Accession Number:

ADA510924

Title:

Military Sealift and Expanding MAGTF Ground Mobility Procurements

Descriptive Note:

Research paper

Corporate Author:

MARINE CORPS COMMAND AND STAFF COLL QUANTICO VA

Personal Author(s):

Report Date:

2008-02-19

Pagination or Media Count:

13.0

Abstract:

The Marine Corps has organized its forces into capability sets that allow for the rapid insertion and build-up of combat forces world wide. This construct is based around the smallest form of the Marine air ground task force MAGTF, the Marine expeditionary unit MEU, which is constantly afloat aboard the Expeditionary strike group ESG. The MEU and the amphibious ships that make up the ESG provide a forcible entry capability to any location in the littoral regions of the globe. Once the MEU conducts forcible entry it is then followed by fly-in forces of the Marine expeditionary brigade MEB and one Maritime Preposition Shipping MPS Squadron MPSRON that carries the required equipment and material necessary to sustain combat operations for a protracted period of time. MPS is a method by which the Marine Corps forward deploys modern equipment and materiel to support combat operations abroad. This concept is unique in that the equipment is not just preloaded onto vessels the principle end items are managed under a rigorous maintenance system and the MPS vessels are always at sea. The Marine Corps MPS program is made up of 3 MPS Squadrons with approximately 5 commercial vessels each. At present, a significant shortfall in deck space exists on available MPF ships to accommodate the rise in ground vehicle procurements. Also, these heavier platforms cause the MPS ships to exceed maximum weight before filling up deck space. To accommodate the additional vehicles, the NavyMarine Corps needs to procure an additional 2 ships per MPS Squadron to make each squadron 7 ships each. The additional ships will ensure that the MPS fleet can meet strategic sealift needs, fulfill proper ship yard maintenance, and provide maximum flexibility to the COCOM through the MAGTF. To maintain military sealift independence the Marine Corps should increase the size of the MPS Squadron or tailor combat vehicle procurements to conform to MPS load parameters.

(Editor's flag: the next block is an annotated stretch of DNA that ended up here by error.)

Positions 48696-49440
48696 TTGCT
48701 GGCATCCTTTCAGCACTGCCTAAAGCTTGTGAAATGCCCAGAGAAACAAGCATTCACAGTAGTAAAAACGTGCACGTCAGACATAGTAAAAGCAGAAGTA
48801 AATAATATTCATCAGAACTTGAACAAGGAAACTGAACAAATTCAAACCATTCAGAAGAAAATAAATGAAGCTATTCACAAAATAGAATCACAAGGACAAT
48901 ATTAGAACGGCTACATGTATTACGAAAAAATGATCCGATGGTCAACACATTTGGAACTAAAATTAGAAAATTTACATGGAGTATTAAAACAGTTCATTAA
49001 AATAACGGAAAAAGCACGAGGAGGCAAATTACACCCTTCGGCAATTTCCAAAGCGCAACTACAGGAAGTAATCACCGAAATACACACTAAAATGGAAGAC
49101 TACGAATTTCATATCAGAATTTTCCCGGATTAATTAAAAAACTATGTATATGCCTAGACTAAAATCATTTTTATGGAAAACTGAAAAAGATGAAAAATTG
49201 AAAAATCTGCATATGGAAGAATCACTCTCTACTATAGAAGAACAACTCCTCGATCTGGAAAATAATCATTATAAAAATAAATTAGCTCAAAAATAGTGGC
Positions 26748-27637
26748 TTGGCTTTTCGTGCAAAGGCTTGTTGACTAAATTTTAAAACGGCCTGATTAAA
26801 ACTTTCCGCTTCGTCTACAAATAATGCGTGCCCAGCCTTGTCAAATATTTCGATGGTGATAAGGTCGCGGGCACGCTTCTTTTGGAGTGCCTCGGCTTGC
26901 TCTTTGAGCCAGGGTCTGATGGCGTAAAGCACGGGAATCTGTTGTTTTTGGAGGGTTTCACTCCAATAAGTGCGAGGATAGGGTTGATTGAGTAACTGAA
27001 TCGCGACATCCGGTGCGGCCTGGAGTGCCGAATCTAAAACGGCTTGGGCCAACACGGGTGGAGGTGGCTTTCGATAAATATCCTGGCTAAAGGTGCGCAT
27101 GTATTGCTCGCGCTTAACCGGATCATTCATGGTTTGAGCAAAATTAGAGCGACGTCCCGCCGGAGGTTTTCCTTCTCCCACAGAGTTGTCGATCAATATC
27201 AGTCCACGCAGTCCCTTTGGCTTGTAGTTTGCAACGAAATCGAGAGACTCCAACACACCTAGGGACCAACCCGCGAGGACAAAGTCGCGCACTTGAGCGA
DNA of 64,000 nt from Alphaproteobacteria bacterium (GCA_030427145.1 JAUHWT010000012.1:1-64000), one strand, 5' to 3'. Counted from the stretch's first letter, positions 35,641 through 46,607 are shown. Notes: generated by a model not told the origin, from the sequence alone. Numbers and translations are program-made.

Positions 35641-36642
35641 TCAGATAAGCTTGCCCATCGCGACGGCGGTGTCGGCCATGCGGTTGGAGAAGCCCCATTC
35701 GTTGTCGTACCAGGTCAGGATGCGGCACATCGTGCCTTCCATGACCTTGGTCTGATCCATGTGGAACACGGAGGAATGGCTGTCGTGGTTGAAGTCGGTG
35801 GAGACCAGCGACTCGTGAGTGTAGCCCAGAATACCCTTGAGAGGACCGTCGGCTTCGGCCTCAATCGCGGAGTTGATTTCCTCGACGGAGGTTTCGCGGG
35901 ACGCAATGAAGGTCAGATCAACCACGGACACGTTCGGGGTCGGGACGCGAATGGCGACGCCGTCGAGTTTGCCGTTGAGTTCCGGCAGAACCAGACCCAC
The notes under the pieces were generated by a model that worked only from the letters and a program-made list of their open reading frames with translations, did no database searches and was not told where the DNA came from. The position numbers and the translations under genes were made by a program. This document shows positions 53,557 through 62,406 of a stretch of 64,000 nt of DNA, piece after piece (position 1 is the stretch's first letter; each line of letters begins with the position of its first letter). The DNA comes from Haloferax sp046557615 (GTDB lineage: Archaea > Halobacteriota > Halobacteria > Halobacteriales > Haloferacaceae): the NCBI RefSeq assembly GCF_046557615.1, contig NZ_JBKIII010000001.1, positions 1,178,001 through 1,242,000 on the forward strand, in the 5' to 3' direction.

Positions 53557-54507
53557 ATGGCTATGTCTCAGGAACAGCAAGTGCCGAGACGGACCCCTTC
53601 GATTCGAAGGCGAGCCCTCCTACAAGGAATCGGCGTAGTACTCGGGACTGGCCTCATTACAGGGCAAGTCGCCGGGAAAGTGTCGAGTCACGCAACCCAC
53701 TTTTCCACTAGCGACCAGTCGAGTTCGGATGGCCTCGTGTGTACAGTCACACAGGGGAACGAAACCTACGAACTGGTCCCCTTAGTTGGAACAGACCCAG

Subject Categories:

  • Surface Transportation and Equipment
  • Marine Engineering
  • Logistics, Military Facilities and Supplies
  • Combat Vehicles

Distribution Statement:

APPROVED FOR PUBLIC RELEASE